Патент USA US2108644код для вставки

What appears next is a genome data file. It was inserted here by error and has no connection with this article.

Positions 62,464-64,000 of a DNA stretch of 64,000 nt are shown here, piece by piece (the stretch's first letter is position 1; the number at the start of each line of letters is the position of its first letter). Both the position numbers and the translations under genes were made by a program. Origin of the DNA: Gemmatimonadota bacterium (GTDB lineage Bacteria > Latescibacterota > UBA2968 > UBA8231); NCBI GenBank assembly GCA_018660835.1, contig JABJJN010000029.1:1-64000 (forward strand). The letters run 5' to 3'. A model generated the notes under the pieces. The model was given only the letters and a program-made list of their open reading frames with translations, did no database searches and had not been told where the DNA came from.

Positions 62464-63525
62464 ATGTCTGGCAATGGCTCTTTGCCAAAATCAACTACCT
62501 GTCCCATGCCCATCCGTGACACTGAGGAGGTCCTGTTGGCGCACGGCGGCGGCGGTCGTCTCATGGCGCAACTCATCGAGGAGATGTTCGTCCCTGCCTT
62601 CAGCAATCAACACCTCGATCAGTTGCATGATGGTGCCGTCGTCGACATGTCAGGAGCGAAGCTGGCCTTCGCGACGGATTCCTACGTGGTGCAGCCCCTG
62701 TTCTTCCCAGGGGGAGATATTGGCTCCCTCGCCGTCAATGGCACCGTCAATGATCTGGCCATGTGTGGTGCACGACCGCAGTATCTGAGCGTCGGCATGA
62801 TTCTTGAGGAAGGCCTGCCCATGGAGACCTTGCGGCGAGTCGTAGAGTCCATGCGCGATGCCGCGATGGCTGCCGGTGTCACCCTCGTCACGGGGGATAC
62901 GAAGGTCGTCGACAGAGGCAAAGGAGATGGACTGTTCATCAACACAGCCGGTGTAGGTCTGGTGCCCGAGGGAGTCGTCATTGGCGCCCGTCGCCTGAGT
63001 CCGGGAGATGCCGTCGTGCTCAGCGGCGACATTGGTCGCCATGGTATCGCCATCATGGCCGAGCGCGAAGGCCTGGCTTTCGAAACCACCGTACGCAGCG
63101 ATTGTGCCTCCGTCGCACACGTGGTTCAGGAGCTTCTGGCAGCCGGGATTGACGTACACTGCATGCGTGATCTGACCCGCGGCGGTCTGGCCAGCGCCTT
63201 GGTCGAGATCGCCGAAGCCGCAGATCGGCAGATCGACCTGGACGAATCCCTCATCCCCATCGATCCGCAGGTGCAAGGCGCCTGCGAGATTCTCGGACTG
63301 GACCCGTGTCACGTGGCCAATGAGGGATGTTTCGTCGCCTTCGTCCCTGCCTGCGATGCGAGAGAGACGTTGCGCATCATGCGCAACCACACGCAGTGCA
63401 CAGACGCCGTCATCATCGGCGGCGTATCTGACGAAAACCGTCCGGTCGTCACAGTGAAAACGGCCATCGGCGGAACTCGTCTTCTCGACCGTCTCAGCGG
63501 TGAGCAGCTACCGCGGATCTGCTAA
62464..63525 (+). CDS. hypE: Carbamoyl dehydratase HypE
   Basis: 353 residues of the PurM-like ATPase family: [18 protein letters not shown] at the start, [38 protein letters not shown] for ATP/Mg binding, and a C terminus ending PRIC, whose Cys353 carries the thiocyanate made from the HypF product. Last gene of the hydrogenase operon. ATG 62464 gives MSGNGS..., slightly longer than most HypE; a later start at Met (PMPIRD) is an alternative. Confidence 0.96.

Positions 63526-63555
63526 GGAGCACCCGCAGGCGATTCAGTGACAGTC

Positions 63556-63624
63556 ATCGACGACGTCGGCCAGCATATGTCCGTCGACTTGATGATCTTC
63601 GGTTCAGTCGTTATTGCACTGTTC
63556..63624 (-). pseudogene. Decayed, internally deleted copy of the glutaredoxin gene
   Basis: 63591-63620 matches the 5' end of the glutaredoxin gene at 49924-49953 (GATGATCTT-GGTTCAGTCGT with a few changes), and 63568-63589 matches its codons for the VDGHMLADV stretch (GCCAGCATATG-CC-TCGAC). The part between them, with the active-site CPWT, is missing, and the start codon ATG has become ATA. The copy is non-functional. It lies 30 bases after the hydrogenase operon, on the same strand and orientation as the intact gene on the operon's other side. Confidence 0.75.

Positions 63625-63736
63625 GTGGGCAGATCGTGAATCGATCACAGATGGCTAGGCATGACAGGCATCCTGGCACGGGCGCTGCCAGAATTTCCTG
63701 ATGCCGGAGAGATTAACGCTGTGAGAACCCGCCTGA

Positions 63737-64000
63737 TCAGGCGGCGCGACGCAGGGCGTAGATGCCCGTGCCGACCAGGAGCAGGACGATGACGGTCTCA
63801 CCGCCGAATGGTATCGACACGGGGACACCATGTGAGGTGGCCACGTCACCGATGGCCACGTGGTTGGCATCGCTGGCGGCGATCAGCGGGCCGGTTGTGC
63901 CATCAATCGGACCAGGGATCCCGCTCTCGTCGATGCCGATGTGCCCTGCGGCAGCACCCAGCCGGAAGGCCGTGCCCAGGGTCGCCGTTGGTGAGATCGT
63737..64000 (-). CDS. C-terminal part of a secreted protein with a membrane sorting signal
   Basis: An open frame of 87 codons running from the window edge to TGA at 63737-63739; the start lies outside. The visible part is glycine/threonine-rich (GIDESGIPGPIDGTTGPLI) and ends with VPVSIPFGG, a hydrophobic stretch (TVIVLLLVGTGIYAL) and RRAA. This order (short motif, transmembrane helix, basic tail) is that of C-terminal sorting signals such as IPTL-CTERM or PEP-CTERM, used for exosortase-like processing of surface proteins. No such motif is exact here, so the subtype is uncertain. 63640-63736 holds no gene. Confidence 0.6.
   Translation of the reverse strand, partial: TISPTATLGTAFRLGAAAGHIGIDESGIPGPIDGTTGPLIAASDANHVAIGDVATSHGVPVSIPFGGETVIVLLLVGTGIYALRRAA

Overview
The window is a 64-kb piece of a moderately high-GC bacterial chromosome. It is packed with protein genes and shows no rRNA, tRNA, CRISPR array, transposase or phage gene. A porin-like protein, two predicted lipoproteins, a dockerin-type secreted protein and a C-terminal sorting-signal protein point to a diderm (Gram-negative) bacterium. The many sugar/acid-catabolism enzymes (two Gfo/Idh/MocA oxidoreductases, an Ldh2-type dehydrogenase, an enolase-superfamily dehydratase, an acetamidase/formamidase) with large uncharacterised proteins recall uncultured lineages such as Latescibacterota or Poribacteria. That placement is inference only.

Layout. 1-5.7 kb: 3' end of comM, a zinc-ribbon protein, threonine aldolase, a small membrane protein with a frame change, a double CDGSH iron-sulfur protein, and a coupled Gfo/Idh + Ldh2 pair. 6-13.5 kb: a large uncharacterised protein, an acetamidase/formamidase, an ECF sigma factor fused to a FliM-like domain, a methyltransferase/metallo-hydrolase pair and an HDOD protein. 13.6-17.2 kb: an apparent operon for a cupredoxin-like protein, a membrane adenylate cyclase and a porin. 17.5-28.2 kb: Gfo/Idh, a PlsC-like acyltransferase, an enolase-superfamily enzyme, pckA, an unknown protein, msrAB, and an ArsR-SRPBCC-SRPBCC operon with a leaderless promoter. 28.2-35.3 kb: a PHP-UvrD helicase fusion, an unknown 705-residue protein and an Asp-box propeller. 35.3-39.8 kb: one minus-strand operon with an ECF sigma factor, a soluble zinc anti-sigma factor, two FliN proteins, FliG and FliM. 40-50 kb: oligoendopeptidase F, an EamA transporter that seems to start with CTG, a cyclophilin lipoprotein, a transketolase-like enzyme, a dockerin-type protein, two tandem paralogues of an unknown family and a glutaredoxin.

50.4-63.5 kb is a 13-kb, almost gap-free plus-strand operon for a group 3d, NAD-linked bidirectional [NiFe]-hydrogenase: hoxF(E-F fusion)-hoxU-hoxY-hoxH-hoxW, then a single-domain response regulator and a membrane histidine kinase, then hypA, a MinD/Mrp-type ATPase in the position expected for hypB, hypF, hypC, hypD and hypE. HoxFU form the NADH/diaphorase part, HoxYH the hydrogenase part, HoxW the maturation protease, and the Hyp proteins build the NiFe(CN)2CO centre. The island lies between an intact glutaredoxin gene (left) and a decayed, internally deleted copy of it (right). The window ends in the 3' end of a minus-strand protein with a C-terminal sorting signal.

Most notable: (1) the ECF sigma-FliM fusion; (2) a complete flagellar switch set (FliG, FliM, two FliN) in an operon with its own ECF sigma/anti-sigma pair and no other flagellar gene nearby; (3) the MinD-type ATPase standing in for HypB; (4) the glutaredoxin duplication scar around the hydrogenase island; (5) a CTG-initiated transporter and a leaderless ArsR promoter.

‘2,108,644 Patented Feb. 15, 1938 I UNITED‘ STATES PATENT OFFICE 2,108,644 GREASE Lawrence C. Brunstrum, Chicago, 111., assignor to Standard Oil Company, Chicago, Ill., a corpo ration of Indiana No Drawing. Application March 22, 1934, Serial No. 716,911 12 Claims. This invention relates to certain new and novel greases and constituents for greases. More par ticularly, it relates to improved greases of the particular grease used, the maximum safe operat ing temperature increasing with the soap con“ tent. With very high soap contents, say 25-35% type known as cup greases. It is an object of my invention to provide a 5. grease, particularly a grease of the cup grease type, suitable for use at temperatures much higher than those at which prior art greases of this type can be used successfully. Another object 1.0 of my invention is to provide a grease which will not break down or separate on being subjected ble to raise the upper limit to 190-220” F., but such high limits have been the exception rather cooling from high temperatures and which will be used at temperatures as high as 300° ER, 403° and with special soaps made from acids split from ‘ hydrogenated fats by certain recently developed 5 high temperature processes it is sometimes possi than the rule. For use on ball bearings, and simi lar high pressure bearings, ordinary cup greases 10 are limited to still lower temperatures, the maxi to high temperatures and to repeated heating and mum safe operating temperatures being about cooling. A further object is to provide a grease _ 40° F. lower than those above given for ordinary bearings. which will not contribute to the failure of bear '15 ings in which it is used at any temperature short I have overcome these disadvantages of the 15 of the temperature at which the grease com prior art cup greases by the use of a small amount of a novel type of stabilizing agent which when mences to burn or carbonize. A still further ob ject of ’ my invention is to provide a grease, par present in small amounts, for instance from 3% tlcularly a grease of the cup grease type, which to 6%, in an ordinary cup grease will prevent 20 will not separate to any appreciable extent on separation at high temperatures. My greases can 20 not form hard gum-like soapy masses which con tribute to bearing failure. Further and more detailed objects of my in vention will become apparent as the description thereof proceeds. The-ordinary lime soap greases commonly known as cup greases are of great utility and are usually the most important prod ucts or“ a typical grease works. One reason for 30 their wide application is their smooth consistency ing material which will produce bearing failure. The grease ‘may liquefy at these higher tempera tures and the oil viscosity may be too low for effective lubrication, but my greases do not in anyway contribute to bearing failure as do those of the prior art. However, it is preferred to use my greases at normal operating temperatures be- 30 and the fact that this consistency remains a con stant after a certain amount. of working takes place so that the grease does not continue to lose consistency on further working. In spite of these low about 250° F. Instead of separating to form and other ‘advantages of ordinary cup greases, temperatures at which they begin to burn or 35 carbonize. On cooling from high temperatures they likewise retain their homogeneity, or if they have had one serious disadvantage-which has greatly limited their applicability. ' This dis advantage is their tendency to break down or separate on heating to high temperatures or on 40 viscosity F. or even of 450° the ‘F., oil being depending used, somewhat without separate on cooling from high temperatures. This separa hard soapy masses from which the oil is rapidly lost and which produce bearing failure, my greases retain their homogeneity even up to the separating at all, separate only to a slight extent producing a slightly murky appearance, rather than Separating out a hard soap-containing mass. 49 in the precipitation of hard gum-like soap-con The substances which I ?nd to produce these highly desirable results ‘are in particular the par taining masses which have practically no lubri tial esters of polyhydric alcohols and fatty acids. cating value and which in fact actually contribute As a polyhydric alcohol I prefer glycol, but glycerine, propylene glycol and other polyhydric 45 alcohols can be used. As fatty acids, various saturated or unsaturated compounds, preferably within the range of from 13 to 20 carbon atoms, inclusive, per molecule can be used. For instance, stearic, oleic, palmitic and arachidic acids are 50 tion results in the loss of most of the oil and 45 to the failure of the bearing on which the grease is used. Thus, in the past, it has been consid ered impracticable to use cup greases above tem~ peratures ranging from 160° F. to about 175° F. on ordinary bearings. This temperature depends 50 somewhat on the concentration of soap in the ' 2 “2,108,644 suitable. Commercial mixtures. of fatty acids such as animal fatty acids, beta fat (cottonseed fatty acids), etc. can also be used as constituents about 15% of diglycol mono-stearate, about 4% of I the partial ‘esters which I ?nd valuable as of monoglycol stearate and about 1% of mono stabilizing agents. Hydrogenated fatty acids split glycol distearate together with a trace of water. from hydrogenated fats can also be used. The term fatty acid as used herein applies to all of While referred to as a stearate, this product is I the foregoing and also applies to such simple fatty 10 known as diglycol stearate which ‘apparently consists of about 80% of diglycol distearate, acid derivatives as the hydroxy fatty acids, for instance, ricinoleic acid. One suitable partial ester of a polyhydric al cohol and a fatty acid is monoglycol steal-ate: normally made from ordinary commercial “ste aric acid” containing about 60% palmitic acid and 40% stearic acid. This mixture of esters will hereinafter be referred to as commercial 10 25 diglycol stearate. While it is possible to obtain very striking re sults by the use of my new stabilizing agents I ?nd that these results can only be obtained by controlling the amount used within certain criti 15 cal limits. As will hereinafter be‘ described, these critical limits vary with the oil viscosity and soap content but for typical greases they lie within the range of from about 2% to about 8% or preferably from about 3% to about 6%. If 20 ‘too little of the' stabilizing agent is used it fails to prevent separation and the desired results‘ are therefore not obtained. 'If, on the other hand. too largean amount is used, the finished grease becomes murky on cooling from high tempera 30 cooling. Furthermore, the maximum amount of stabilizing agent must be closely controlled since my stabilizing agent is not a stiffening agent but actually tends to thin the resulting grease 30 15 Another suitable partial ester is diglycol di20 stearate, tures or, in extreme cases, even‘ separates on which is merely a condensation product made from two molecules vof monoglycol stearate by the elimination of one‘ molecule of water and is 35 therefore also to be looked upon as a partial ester of a polyhydric alcohol and a fatty acid. Amongst other partial esters of polyhydric al cohols and fatty acids may be mentioned the following: quite markedly so that in order to secure the same stiffness when using my stabilizing agent as without it, it is necessary to increase the soap content. In determining the critical limits of the sta 85. bilizing agent content, namely, the lower limit below which the grease is not stable at high tem peratures and the upper limit above which the grease becomes soft and murky or tendsto sep arate on cooling from high temperatures, I ?nd (0 40 that ‘these limits vary with the viscosity of the oil» and with the soap content of the grease. Moreover, it appears that there may be some fundamental relationship involved since the op timum amount of stabilizing agent varies directly 45.. 45 as the square root of the soap content and also directly as the square root of the kinematic vis cosity of the oil at 100° F. This can be expressed by the following formula: ' 50 In which S is ‘the number of parts by weight of stabilizing agentiln 100 parts by weight of the 55 1 H-C-O-é-(CHahr-CH; 11-0-0121 01-0-01! H=--C——0H H Glyeeryl monostearate 'total grease; C is a constant; S’ is the number of parts by weight of soap in 100 parts by weight 55 of the total grease; and K is the kinematic vis cosity of the oil contained in the grease expressed ‘ in stokes and measured at 100° F. K is in turn 60 H 65 equal to the absolute viscosity of the oil in poisos (eta) divided by the density of the oil in gram! per cubic centimeter (rho). Moreover, for com mercialjdiglycol stearate, C appears, at the op H—é—-O——g——(CH:)ir-CH; 01‘ H- -0--C-—(CH2)ir-GHs n-c-on (I) n- ~‘o-e-(oHclr-on. Ii Glyceryl distearate It will be understood that any of the above compounds can be modi?ed by the use of other 70 fatty acids in place of the stearic acid indicated. Furthermore, commercial mixtures of various esters can be and’commonly will be used in place of the pure chemical compounds. Thus, for instance, most of my experimental 76 work was done using a commercial product timum,‘to equal unity, the lower limit for satis- - factory greases being about 0.5 and the upper limit about 2.5, although C can in some cases be as low as 0.3 with some‘ bene?cial result, and in other cases, particularly where very light oils and/or very low soap contents are used. can be as high as 3 or evens». '70 This equation can be used- throughout the whole range of soap contents andv oil viscosities, say from about 3% to about 35% soap and from about 70 to 2000 or even 3000 seconds Saybolt at 100° F. ~ ' ' 3 ' 2,108,644 Example 1 It will be understood that the foregoing equa-s tion and the operative limits of the constant U are highly important and appear to have a funda Soap (calcium salt of fatty acids split from mental signi?cance, and that they appear to apply not only toocommercial diglycol stearate, Stabilizing agent (commercial diglycol stea as to which- they were principally developed, ‘but ~ also to a largenumber of other stabilizing agents _ g , ‘ Percent hydrogenated fats) _;. __________ -s ____ .._ as ra e) _______________ __"__* ____________ __~ Water (approximate)--._______ __-__-_..____ _ I 1 .of similar type as will hereinafter be pointed out. 1 Re?ned Mid-Continent lubricating oil (ap It is to berealized, however, that these‘limits proximate) _____________ _-____‘_-___'.__'_- ‘ 72.2 10' do not drawn sharp’line between operability 100 and non-operabillty. 0n the contrary, the zone of operability tends to merge gradually into the The on used had a viscosity of about 300 seconds zone of non-operabilityg. Furthermore, the limits Saybolt at 100° F. The constantC‘ ?gures to be oi’ the constant C will vary somewhat ‘with such 0.99 for the above formula. 15 factors as the source’ and nature of the oil used, the precise chemical compound used as a sta-l bilizlng agent, the character and amount‘ of other constituents 'present,_etc. - _ , As a guide to'those who do not have kinematic ' Example 2 ‘In a formula'otherwise identical with the above the soap content was reduced to 14.4% and the oil content increased to compensate. A satisfac 20 viscosity data available, the following table gives tory grease stable at high temperatures was pro the optimum amount of stabilizing agent for va duced. C in this case was 1.23. ' ' 20 rious soap, concentrations and oil viscosities in > Sa'ybolt seconds at 100° F., the constant 0 being taken as- unity: Percent stabilizing agent recommended at oil viscosity and soap content speci?ed I ' Example 3 _ 80 100 .200 300 400 Percent hydrogenated fats) __________________ _- 13.5 Stabilizing agent (commercial diglycol stea rate) Ollvlucoeity ' Soap (calcium salt of fatty acids split from 800 1600 v I 4.0 Re?ned Mid-Continent lubricating 011...... 82.5 30 100 0.9 1.8 1.5 ‘ 1.0 1.4 1.7 1.5 2. 1 1.8 . 2.6 2.1 3.0 2.5 3.1 3.6 1.8 2.0 ' 2.0, 2.3 3.0 3.3 3.6 4.0 4.2 4.7 » 3.0 4.2 5.1 I 5.9 6.0 4.2 5.9 7.3 ' 8.4 9.4 The greases embodying my invention can suit ably be made in accordance with the ordinary cup grease practice, or in pressure kettles, the stabilizing agent being added at the end of the otherwise conventional manufacturing operation but prior to final‘ cooling. Thus, for instance, my greases can suitably be made by ‘mixing the ‘ 45.. necessary lime with a small amount of water, and an amount of oil aboutequal to the fatty acid to be used, in agsteam-jacketed grease mixing kettle. The fatty acidto be used in the manu-' facture of the soap is then added and heat is ' applied. After an interval of about so to 60 min utes, when the temperature has reached 240-‘ 260"v F., the soap is ready for mixing. About 2% to 3% of water is added, and when the batch foams up it is driven down by the addition of ‘oil, the heat'being abstracted by the addition of The oil used had a viscosity of only 80 seconds Saybolt at 100° ‘F. and the foregoing table indi cates an optimum stabilizing agent content of 35 1.4%. This was greatly increased since a soft dehydrated grease was desired. 0 in this case was 2.75 'and the grease was still stable at high temperatures. ‘This is an example of a stabiliz ing agent content near the upper limit. . 40’ Example 4 ‘ Percent Soap (calcium salt of fatty acids split from hydrogenated fats) _______ __- __________ __ 24 Stabilizing agent (commercial diglycol stea rate) __________________________ __; ____ __ Water (approximate) ________ __'_________ __ 4 l Re?ned Mid-Continent lubricating oil (ap proximate) ____________________ __-_ ____ __ 71 50 100 The oil used had a viscosity of 900 seconds Saybolt at 100° F. Due to the high soap con tent and high oil vviscosity, C for this product is 0.56, whereas in Example 3 with the same stabilizing agent content C was 2.75. Example 3 cold oil and by the vaporization of water so that is near the upper limit and'is commercially fea- , the temperature drops to about 230° F. Oil is sible only because a soft grease is desired in this added until the’batch contains about 25% soap, particular case. Example 4 is near the lower and duringthis interval the temperature drops limit.v The grease did not actually separate at 60 gradually until it reaches about 205~210° F. If . high temperaturesbut was not really satisfactory. the desired soap percentage is about 15, the batch . Eeample 5 should reach a temperature of about 180-190° F. at this point. This process isabout the same A series of greases was made to show the e?ect when fats are used instead of fatty acids except I of a stabilizing agent prepared by heating'equal "that it requires 12 to 20 hours at 240-260‘? F. to weights of glycol anda commercial ‘mixture of eil‘ect the saponi?cation of the fats. After the ‘hydrogenated ‘vegetable oil fatty acids together addition of the final amount'of oil, but prior to for four hours at about 200° F. in the-presence of final cooling,v. the desired amount of stabilizing HCl gas. The excess of glycol ‘was then re 70 70," . agent is added and stirred in and ‘the grease is moved by washing with cold water. This prod then cooled and packaged in the ‘normal manner. uct was probably predominantly an ester formed fl'hefollowing examples give‘ certain typical for from one molecule of glycol ‘and one molecule of mulae which I have found satisfactory as em hydrogenated fatty ‘acid but ‘no doubt contained ~ bodlm‘ents of my invention: " ' ‘ ma minor amount 'of an ester formed from one 75 9,l08,644 pie 7 with the production of a satisractory grease molecule of glycol and two molecules of hydrogen ated fatty acid. having good high temperature stability. _ An ordinary‘priorart grease was made up as a blank or control containing 18% soap ~(calcium salt of fatty acids split from hydrogenated fats), 81% oil (re?ned Mid-Continent lubricating oil having a viscosity of about 300 seconds Saybolt at 100° F.) and 1% water. To this blank va rious amounts of the stabilizing agent mentioned‘ 10 in the last paragraph were added and the “re sultant greases were tested by heating at 350° F. for 3 hours and subsequently cooling, v‘The re sults were as follows: 15 Percent stabi“Zing agent 0 ' Quality of grease Separates markedly While I prefer to manufacture my greases in ac ccrdance with the conventional cuplgrease prac-' -tice in which a-small amount. of water, say from . one-half to one and one-half pcrcent,.is left in the ?nished grease it is also possible to make my greases in a completely anhydrous form by boil ing of? all the water (see, for ‘instance, Example 3). - In this case, it is necessary to cool the grease 10. rapidly in order to secure the desired structure. This can be done by the use of cooling coils, or chilled rolls or by pouring the hot grease out in layers of, preferably, not over about one inch in thickness at ordinary atmospheric tempera tures. The result is a crystal clear grease, which like those containing water, will not separate at high temperatures. These anhydrous greases 15' Poor grease but less separation than blank Poor grease but still less separation have some marked advantages but do not have the conventionally desirable structure and prop 20 Good greases-softness increases (penetration erties of the‘ hydrous greases. The use of my stabilizing agents is particularly valuable-in connection with ordinary cup greases, i. e., calcium soap greases. I prefer to use calcium hydrogenated fatty acid soap but calcium animal 25 Fair grease-slight tendency to separate increases) ‘as stabilizing agent content in creases Fair grease-tendency towards murkiness too soft Poor grease-very murky-very soit fatty acid soap and other calcium soaps are com It thus appears that in the above formula the optimum amount of stabilizing agent is about 3 to 6%. Example 6 30 Greases were also made up using the same bas ic cup grease or blank as in Example 5 and add ing as stabilizing agents esters formed from one molecule of glycerine and one or two mole ’ jcules of hydrogenated fatty acid. The addition of 4.0% by weight (6:12) of either of these stabilizing agents produced a grease which was highly satisfactory at high temperatures and did not separate on cooling. 40 ' In comparison, greases were also made up us ing the same blank and 2.0, 3.0, 4.0, and 5.0% by weight of an ester formed from one molecule of glycerine and three molecules of hydrogenated fatty acid (in other words a synthetic hydrogen 45 ated fat). None of these greases was at all sat isfactory. They all separated on cooling from high temperatures to about the same extent and in about the same manner as did the blank. ' Example 7 Percent Soap (calcium ‘salt of fatty acids split from 55 hydrogenated fats) _______ __-_ _________ __ 18 Stabilizing agent _______________________ __ 4 Water- _ . _ __ _ _ _ _ _ __ 1 Re?ned Mid-Continent lubricating oil ____ __ "l7 ' 100 The stabilizing. agent used in this case was commercial diglycol oleate, similar to the com mercial diglycol stearate previously described ex-.‘ cept for the substitution of commercial oleic for commercial stearic as the acid part of the mixed esters. The oil used had a viscosity of about 300 seconds ‘Saybolt at 100° F. The grease was com pletely satisfactory for high temperature use but was slightly softer-than a corresponding diglycol .10 soaps of other metals can be used along with the calcium soap, for instance, sodium soap, or the stabilizing agents can be used in greases which 30 do not contain calcium soaps at all, for example, zinc soap greases. ‘However, in these cases the effect is much less marked and the results are less desirable than in the case of calcium soap greases. 35 - My greases normally consist of mineral lubri cating oil, soap, the indicated percentage ofstabi lizing agent and not to exceed about 3% water. However, other relatively inert materials can be used, such as powdered metals, ?ake graphite, mica, asbestos fibers, small amounts of glycerine, fats; etc, without departing from the spirit of my invention. Such relatively inert materials are not to be included as constituents of the ‘grease in applying the above formula. and table or in inter '45 preting the appended claims. . As above pointed out, my‘ preferred stabilizing agents are the partial esters of polyhydric alco hols and fatty acids and it appears that the pres ' ence of one or more. free hydroxyl groups, or ether 60 v , pletely satisfactory. Relatively small amounts of steal-ate grease. As applied to the above grease, C was equal to 1.17. Example 8 Glycerol stearate (a mixture of the mono and di-stearates with some inert tristearate) was used 75 as the stabilizing agent in the formula of Exam linkages as in diglycol distearate, is important'in giving the desired high temperature stability eifect. As shown under Example 6, this effect .is not given at all by fats which are, of course, complete esteriilcation products of glycerine. 65 Furthermore, when fats are saponi?ed incom - pletely, the saponi?cation products do not give the desired high temperature stability. This, I believe, is due to the fact that when saponl?ca tion takes place no partial esters are formed. the result of an incomplete saponi?cation being merely that some . of the molecules are com pletely saponi?ed and others are left completely unsaponiiied. However, this may be, it is true that the presence of fate or of incompletely 65 saponiiledfats as in some ofv the prior art greases does not give the high temperature stability which is so marked in the case of the partial esters of polyhydroxy alcohols and fatty acids. > ' I do _?nd, however, that desirable results can be obtained to a considerable degree from the use of the complete esterification products of glycol or of mono-hydric alcohols and although the results obtained with these compounds are 70 5 2,108,644 usually much less satisfactory than those obtained with the partial esters of polyhydric alcohols and fatty acids, they do] have a very de?nite effect. It may, therefore, well be that the true criterion of a satisfactory ester is that it must not contain more than two fatty acid groups. This may ac count for the operability of the partial esters as well as for the operability of monoglycol di stearate and the esters of the monohydric alcohols 10 and may at the same time account for the non operability of the fats. Furthermore, the fact that these'esters operate in somewhat the same manner as do the partial esters is borne out by the fact that the foregoing equation for the 15 critical limits of the amount of stabilizing agent to be used appears to apply in a general way to ' these compounds also. The following is an example of the use of a complete esteri?cation product: ' fatty acid. 5. A substantially anhydrous calcium soap grease stable at high temperatures comprising mineral oil, from about_5% to about 10% of cal cium soap, and from about 2.5% to about 5% of a partial ester of a polyhydroxy alcohol and a fatty acid. .6. A cup grease stable at temperatures in ex cess of 400° F. and which does not separate on 10 cooling from temperatures in excess of 400° F., comprising as its important constitutents, from about 3% to about 35% of calcium soap, mineral lubricating oil, not to exceed about 3% of water, and an amount of a partial ester of a polyhydroxy 15' alcohol and a fatty acid determined by the use of the following formula: S=C1/S’.K in which S is the number of parts by weight ‘of 20 Example 9 Butyl ricinoleate was used as the stabilizing agent in the formula of Example 7 with the pro duction of a grease which leaked oil to some ex 25 tent but did not precipitate a hard soapy mass but rather a. soft soap-oil mixture having con- . siderable lubricating value. This grease could therefore be used at high temperatures without contributing to bearing failure but would not be 30 as satisfactory as the greases of the prior ex amples. I also ?nd that cup greases stable at high tem peratures can be produced by the use of glycol or such monohydric alcohols as boil above the tem perature at which the grease is to be used, say above 200° F. or 250° F. However, these products are not, in general, as satisfactory as those con taining the esters aforementioned. partial ester of a polyliydroxy alcohol and a said partial ester in 100 parts by weight of said . cup grease, C is a number ranging between about 0.5 and about 2.5, S’ is the number of parts by weight of said calcium soap in 100 parts by weight of said cup grease, and K is the kinematic-vis 25 cosity of said mineral lubricating oil expressed in stokes. 7. A cup grease stable at temperatures in ex cess of 400° F. and which does not separate on cooling from temperatures in excess of 400° F., 30 comprising as its important constituents, calcium salt of fatty acids split from hydrogenated fats, mineral lubricating oil, not to exceed about 3% of water, and an amount of commercial diglycol stearate determined by the use of the following 35 formula: ' While I'have described my invention in con 40 nection with certain theories of operation it is to be understood that these are given by way of illustration only and not by way of limitation. I have furthermore described my invention in connection with various speci?c embodiments thereof but it is to be understood that I do not mean to be limited thereby except to the scope of the appended claims which should be con strued as broadly as the prior art will permit. in which S is the number of parts by Weight of ' said commercial diglycol stearate in 100 parts by 40 Weight of the total of said important constituents, C is a number which approximates unity, S’ is the number of parts by weight of said calcium salt of fatty acids split from hydrogenated fats in 100 parts by weight of the total‘ of said important 45 constituents, and K is the kinematic viscosity of said mineral lubricating oil expressed in stokes. I claim: 1. A calcium soap grease stable at tempera tures in excess of about 300° F. and containing less than about 3% of water, comprising as a stabilizing agent from about 2% to about 8% stabilizing agent from about 2% to about 8% of of an ester of an alcohol and a fatty acid, said a partial ester of a polyhydroxy alcohol and a fatty acid containing from 13 to 20 carbon atoms per molecule, said ester containing not more than 55 two fatty acid groups. 9. A cup grease which does not separate on cooling from temperatures in excess of about 300° F., comprising as its important constituents from about 3% to about‘ 35% of calcium soap, min 60 eral lubricating oil, not to exceed about‘ 3% of water, and‘from about 2% to about 8% of an ester of an alcohol and a fatty acid, said fatty acid containing from 13 to 20 carbon atoms per molecule, said ester containing not more than 65 two fatty acid groups. 10. A cup grease which does not separate on fatty acid. 2. A calcium soap grease stable at temperatures of from about 300° F. to about 400° F., and con taining less than about 3% of ‘water comprising as a stabilizing agent from about 2% to about 60 8% of a partial ester of a polyhydroxy alcohol and a fatty acid. 3. A cup grease which does not separate on cooling from temperatures in excess of about ' 300° F., comprising as its important constituents from about 3% to about 35% of calcium soap, mineral lubricating oil, not to exceed about 3% of water, and from about 3% to about 6% of a partial ‘ester of a polyhydroxy alcohol and a fatty acid. 4. A cup grease which does not separate on cooling from temperatures in excess, of about 300° F., comprising as its important constituents, calcium soap, from about 3% to about 35% of mineral lubricating oil, not to exceed about 3% of water, and from about 3% to about 6% of a 8. A calcium soap grease stable at tempera tures in excess of about 300° F. and containing 50 less than about 3% of water, comprising as a cooling from temperatures in excess of about 300° F.,_comprising as its important constituents from 70 about 3% to about 35% of calcium soap, mineral lubricating oil, not to exceed about 3% of water, and from about 3% to about 6% of an ester of an alcoholand a fatty acid, said fatty acidcon taming from 13 to 20 carbon atoms per molecule, 75 9,108,644 6 said ester containing not more than two fatty acid groups. ' 11. A substantially anhydrous calcium and so dium soap grease which does not separate on cooling from temperatures in excess of about 300° F., comprising a major proportion of cal cium soap and a minor proportion of sodium soap, a mineral lubricating oil and from‘ about 2% to about 8% of a partial ester of a polyhy droxy alcohol and a fatty acid which contains from 13 to 20 carbon atoms per molecule. CERTIFICATE 12. A substantially anhydrous grease which does not separate on cooling from temperatures in excess of about 300° F., comprising a fatty acid soap selected from the group consisting 01 cal cium soap and zinc soap, a mineral lubricating oil and from about 2% to about 8% o! a partial ester of a polyhydroxy alcohol and a fatty acid which contains from 13 to 20 carbon atoms per molecule. LAWRENCE C. BRUNS'I‘RUM. 10 OF CORREC'J.‘;IZON.v _ February 15, 1958. Patent No. 2,1o8,6lilt. LAWRENCE C . BRUNSTRUI’I. ‘It-is herebyv certified that error appears in the printed specification of the‘ above numbered patent requiring correction as follows: Page 5, first_ column, line 73, claim it, strike out the words "from about 3% to about 35% of" and insert the same before "calcium", sameeline and claim; and that the said Letters Patent should be read with this correction therein that . the same may conform to the record of the ease in the Patent Office. Signed and sealed this 29th day of March, A. D. 1958. Henry 'Van Arsdale, (Seal) Acting Commissioner of Patent S.